What causes the stigma and fear? It’s the stereotype of dementia: someone who cannot understand, remembers nothing, and is unaware of what is happening around them. This stereotype tugs at the heartstrings and loosens the purse strings, so is used in seeking funds for research, support and services. It’s a Catch 22, because Alzheimer’s associations promote our image as non-persons, and make the stigma worse.
On January 25 PBS will air Alzheimer’s: Every Minute Counts, a documentary framed as “an urgent wake-up call about the national public health threat posed by Alzheimer’s disease.” The film starts with phoned in quotes about the tragedy of Alzheimer’s from the perspective of care partners overlaid with dramatic images and music and then goes to experts with catastrophizing predictions such as, “It is going to sink the health care economy and in turn sink the national economy” and “It will take us down, this disease will take us down.”
The film details only one side of the story when it comes to Alzheimer’s. The result highlights just how hard care partnering can be without giving voice to people living with dementia or how society causes much of this suffering. The film uses scare tactics in the name of safety without respecting the dignity of taking risks which those of us without a diagnosis take for granted every day. The film speaks about mounting medical costs with no mention of innovation or social capital. It warns us of the hardships of people living with dementia in isolation without highlighting communities who are banding together and helping each other live well regardless of cognitive ability. The film pathologizes “wandering” without asking how people are getting creative to protect the freedom to go where one chooses. The film interviews only one person living with dementia and the interview takes place immediately following her being given the diagnosis. The single ray of hope and possibility for living well comes at the end of the film when a family care partner is supported by hospice and remarks, “I have always been against any kind of help because I thought I would have to put her in a home or something, and I was totally wrong.” The film concludes with a plug for medical research funding as the only possible thing one can do about this so-called crisis.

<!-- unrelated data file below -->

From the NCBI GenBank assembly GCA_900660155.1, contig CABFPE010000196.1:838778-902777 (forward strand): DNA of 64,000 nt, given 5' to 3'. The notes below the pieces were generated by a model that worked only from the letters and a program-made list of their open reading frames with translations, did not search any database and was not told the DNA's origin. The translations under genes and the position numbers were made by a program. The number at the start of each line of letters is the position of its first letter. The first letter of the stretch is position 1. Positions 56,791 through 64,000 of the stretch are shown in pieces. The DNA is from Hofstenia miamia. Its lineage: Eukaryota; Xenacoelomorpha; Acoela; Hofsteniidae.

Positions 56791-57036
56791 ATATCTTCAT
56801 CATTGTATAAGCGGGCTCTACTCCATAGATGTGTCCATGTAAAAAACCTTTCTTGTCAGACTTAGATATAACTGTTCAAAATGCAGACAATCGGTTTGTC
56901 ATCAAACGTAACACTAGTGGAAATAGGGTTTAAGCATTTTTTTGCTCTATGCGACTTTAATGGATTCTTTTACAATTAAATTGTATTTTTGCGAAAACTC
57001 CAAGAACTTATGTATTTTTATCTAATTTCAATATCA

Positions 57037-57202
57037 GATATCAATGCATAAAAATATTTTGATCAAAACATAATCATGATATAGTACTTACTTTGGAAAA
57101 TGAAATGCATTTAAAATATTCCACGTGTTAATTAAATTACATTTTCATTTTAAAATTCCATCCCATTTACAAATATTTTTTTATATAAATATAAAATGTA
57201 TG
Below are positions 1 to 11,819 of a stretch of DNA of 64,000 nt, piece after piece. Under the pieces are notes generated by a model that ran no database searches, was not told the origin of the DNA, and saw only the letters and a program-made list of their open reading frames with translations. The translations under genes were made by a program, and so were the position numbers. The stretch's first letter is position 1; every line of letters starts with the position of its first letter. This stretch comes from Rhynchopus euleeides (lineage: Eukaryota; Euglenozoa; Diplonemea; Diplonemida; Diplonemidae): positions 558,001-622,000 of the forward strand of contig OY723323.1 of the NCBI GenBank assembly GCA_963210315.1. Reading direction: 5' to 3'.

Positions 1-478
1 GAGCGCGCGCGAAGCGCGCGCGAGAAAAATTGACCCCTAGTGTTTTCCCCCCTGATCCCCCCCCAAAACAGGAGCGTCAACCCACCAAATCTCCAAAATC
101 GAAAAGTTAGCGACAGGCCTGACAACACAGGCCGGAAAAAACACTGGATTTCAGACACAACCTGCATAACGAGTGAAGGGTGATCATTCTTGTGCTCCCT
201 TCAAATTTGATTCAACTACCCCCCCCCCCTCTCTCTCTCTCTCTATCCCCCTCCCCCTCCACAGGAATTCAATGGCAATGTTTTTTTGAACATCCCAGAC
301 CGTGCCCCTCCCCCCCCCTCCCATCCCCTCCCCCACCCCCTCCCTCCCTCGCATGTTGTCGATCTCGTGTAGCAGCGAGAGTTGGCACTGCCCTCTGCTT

“How depressing! Where is the hope and encouragement for those who are being diagnosed now?” Larry Klika, a retired pharmacist in Missoula, Mont., diagnosed with Alzheimer’s disease in 2015, said after watching an advanced screening of the film provided by ChangingAging.org with his wife Linda.
There’s nothing new about this film’s focus on the tragedy-only narrative of dementia, designed to catch media attention, social and otherwise, by stoking and feeding on our deepest fears about aging. We are calling on the ChangingAging community to take a stand and show the world that there is more to the story. Let’s enact one of the most important words in our language: ‘and.’
Yes, medical research is important AND so are ways to make our communities and ourselves more dementia inclusive. Yes, there is suffering associated with Alzheimer’s AND much of this suffering is socially imposed by the tragedy-only narrative and can be alleviated through perspective shifts. If you watch this film on January 25, please do so with the word ‘and’ at the top of your mind. Where does ‘and’ need to be added? Where is only part of the story being told? Where is suffering being added rather than alleviated?
PBS and underwriters for this documentary, such as the Alzheimer’s Association, have mounted major publicity and social media initiatives around this program. Together, we can be sure that the voices of people living with dementia and their allies are also heard!
For inspiration we reached out to some of our favorite experts (those living with dementia) and allies, and here is what they have to say:
Nowhere in this documentary does it mention the positive effects of exercise, socialization or a healthy diet. These have all been shown to slow down the progression of Alzheimers and in some cases prevent the symptoms from ever occurring (i.e. The Nun Study). We are talking about people here not just dollar signs. We deserve to live the best life we can for as long as we can! We need to encourage Dementia Friendly Attitudes in our Communities to help this become a reality.